The Rights and obligations of shareholders

The Articles establish the rights and obligations of its founding members/shareholders and other stakeholders.

If you are interested in investing in a Dutch company, it is useful to find out your rights as a shareholder and what the obligation of the Dutch company is towards you.

For example, do you receive notice of a general meeting? Does the notice of the meeting provide you with sufficient time to vote? How about the accessibility of the voting method for you?

If you were a minority shareholder, does the deed of incorporation include provisions that protect the rights of minority shareholders?

How about the transparency and accountability of the company’s management?

The above is all the practical considerations to look at when one considers investing in a Dutch company.

Overall, the deed of incorporation plays a critical role in shaping the corporate governance of a Dutch company and serves as a foundation for its legal and regulatory compliance, as well as its relationships with other authority and its stakeholders.

Own bespoke articles

It is possible to write custom articles, for example, you would like to add another class of shares in your company.

Some companies may want to create a new type of shares class (for example, a type with no voting right), the purpose is to raise funds while retaining the control of the company.

You may also want to exert control over the power of the board, such as requiring majority voting for certain company decisions.

Whatever your purpose, you can communicate them with your company formation agent or the notary.

Companies House/chamber of Commerce versus Kamer van Koophandel "KVK"

In the Netherlands, the counterpart to the UK’s Companies House and the Chamber of Commerce in other countries is known as KVK.

KVK is similar to a state company database where you can search for information about Dutch companies.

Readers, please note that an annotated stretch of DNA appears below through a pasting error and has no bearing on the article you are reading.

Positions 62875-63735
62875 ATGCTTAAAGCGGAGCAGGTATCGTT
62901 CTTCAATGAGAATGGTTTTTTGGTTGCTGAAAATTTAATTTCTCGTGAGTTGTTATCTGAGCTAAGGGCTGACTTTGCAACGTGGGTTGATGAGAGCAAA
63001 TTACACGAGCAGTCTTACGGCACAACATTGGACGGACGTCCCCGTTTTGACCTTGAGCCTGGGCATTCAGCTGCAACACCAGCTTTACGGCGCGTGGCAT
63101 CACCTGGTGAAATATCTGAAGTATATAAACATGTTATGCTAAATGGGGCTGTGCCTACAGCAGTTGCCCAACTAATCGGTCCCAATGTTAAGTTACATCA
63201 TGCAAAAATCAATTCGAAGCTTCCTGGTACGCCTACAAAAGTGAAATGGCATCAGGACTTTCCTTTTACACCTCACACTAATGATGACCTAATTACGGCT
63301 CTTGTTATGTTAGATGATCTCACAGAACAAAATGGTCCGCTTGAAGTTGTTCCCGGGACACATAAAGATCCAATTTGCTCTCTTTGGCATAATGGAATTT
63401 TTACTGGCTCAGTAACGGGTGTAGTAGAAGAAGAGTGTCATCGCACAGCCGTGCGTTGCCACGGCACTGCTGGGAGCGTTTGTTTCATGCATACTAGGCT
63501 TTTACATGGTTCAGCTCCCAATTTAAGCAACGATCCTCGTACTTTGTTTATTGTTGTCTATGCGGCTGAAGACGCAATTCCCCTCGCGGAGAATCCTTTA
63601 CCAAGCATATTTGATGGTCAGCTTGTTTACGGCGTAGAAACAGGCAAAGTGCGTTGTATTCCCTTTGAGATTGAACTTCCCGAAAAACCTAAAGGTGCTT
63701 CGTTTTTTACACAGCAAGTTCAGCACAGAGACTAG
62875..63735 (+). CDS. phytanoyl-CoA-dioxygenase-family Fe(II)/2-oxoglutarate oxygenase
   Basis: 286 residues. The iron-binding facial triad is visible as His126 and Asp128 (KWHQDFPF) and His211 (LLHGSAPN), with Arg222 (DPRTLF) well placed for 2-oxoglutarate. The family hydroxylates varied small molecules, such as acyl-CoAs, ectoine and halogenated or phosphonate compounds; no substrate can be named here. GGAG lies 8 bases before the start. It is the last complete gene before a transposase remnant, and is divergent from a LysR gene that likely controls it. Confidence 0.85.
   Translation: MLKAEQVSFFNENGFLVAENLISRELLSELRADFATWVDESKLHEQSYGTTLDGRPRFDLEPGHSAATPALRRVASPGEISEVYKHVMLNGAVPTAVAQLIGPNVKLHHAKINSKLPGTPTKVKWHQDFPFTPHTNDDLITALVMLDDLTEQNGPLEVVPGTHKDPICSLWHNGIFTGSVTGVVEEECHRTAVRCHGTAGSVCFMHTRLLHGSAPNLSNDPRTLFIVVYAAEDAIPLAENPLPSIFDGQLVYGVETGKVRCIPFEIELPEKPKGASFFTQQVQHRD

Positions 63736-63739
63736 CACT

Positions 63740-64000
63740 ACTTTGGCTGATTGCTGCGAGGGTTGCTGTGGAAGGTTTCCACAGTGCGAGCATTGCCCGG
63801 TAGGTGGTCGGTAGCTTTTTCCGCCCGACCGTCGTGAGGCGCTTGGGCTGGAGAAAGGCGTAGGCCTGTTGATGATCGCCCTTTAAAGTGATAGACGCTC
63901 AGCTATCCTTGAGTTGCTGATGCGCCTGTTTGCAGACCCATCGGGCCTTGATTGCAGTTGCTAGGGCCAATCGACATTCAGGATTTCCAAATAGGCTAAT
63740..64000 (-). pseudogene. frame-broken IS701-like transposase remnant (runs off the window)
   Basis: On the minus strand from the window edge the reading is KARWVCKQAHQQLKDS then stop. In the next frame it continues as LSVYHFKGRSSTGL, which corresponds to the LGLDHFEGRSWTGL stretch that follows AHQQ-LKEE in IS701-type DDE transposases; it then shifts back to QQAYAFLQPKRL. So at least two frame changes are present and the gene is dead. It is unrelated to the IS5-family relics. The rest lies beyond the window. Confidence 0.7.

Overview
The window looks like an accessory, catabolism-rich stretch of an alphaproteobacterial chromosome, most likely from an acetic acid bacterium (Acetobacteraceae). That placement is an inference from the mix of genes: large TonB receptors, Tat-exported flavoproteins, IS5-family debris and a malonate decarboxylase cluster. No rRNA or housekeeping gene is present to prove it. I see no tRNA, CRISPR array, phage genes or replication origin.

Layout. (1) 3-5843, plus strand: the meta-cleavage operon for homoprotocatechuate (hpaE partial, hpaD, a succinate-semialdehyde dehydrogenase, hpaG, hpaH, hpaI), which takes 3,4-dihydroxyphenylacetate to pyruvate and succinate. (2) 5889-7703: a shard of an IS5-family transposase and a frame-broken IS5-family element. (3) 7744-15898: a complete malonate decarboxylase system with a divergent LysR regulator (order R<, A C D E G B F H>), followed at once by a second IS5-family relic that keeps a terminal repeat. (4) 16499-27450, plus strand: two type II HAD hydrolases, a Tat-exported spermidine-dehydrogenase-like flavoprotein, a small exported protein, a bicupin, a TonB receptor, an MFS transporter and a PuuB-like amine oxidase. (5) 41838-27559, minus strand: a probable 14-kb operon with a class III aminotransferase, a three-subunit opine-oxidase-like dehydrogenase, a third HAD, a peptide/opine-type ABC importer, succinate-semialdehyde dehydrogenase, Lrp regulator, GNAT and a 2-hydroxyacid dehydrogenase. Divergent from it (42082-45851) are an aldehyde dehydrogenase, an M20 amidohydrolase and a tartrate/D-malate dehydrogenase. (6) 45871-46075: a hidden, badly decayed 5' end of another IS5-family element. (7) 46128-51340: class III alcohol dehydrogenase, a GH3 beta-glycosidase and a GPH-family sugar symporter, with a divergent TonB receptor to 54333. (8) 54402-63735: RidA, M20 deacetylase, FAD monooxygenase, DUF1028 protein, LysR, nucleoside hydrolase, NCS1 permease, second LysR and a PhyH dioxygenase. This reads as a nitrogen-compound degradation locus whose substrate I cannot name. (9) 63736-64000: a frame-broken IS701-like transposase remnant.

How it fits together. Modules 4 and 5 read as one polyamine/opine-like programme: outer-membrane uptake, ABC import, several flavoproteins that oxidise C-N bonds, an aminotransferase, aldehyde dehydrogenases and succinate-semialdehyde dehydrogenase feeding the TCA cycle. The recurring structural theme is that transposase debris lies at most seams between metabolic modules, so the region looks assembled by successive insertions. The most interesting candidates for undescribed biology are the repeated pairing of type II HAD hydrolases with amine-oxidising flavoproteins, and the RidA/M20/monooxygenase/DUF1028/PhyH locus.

When a dutch company is incorporated, its deed of incorporation among other documents is required to be submitted at KVK, which also applies to any subsequent amendments.

If needed, a copy of the deed of incorporation can be obtained from KVK for a fee.

Make a change on the Deed of incorporation after the company formation

It is possible to make amendments to the deed of incorporation after company formation.

However, it is important to refer to the existing deed of incorporation to understand the rules and procedures required for amendment.

Furthermore, any amendments will be formalized through a new deed (akte van statutenwijziging) which will be executed by a civil law notary.

It is crucial to maintain meticulous records of all changes made within the company and ensure they are stored in a centralized location.

We have come across cases where new directors and their company secretarial team assume control of a company following the departure of the previous directors, only to realize that they are unaware of which deed is the most recent and which rules should be followed.

To prevent such issues, it is vital to establish a reliable system for documenting and organizing all amendments, ensuring seamless transitions and continuity in the company’s operations.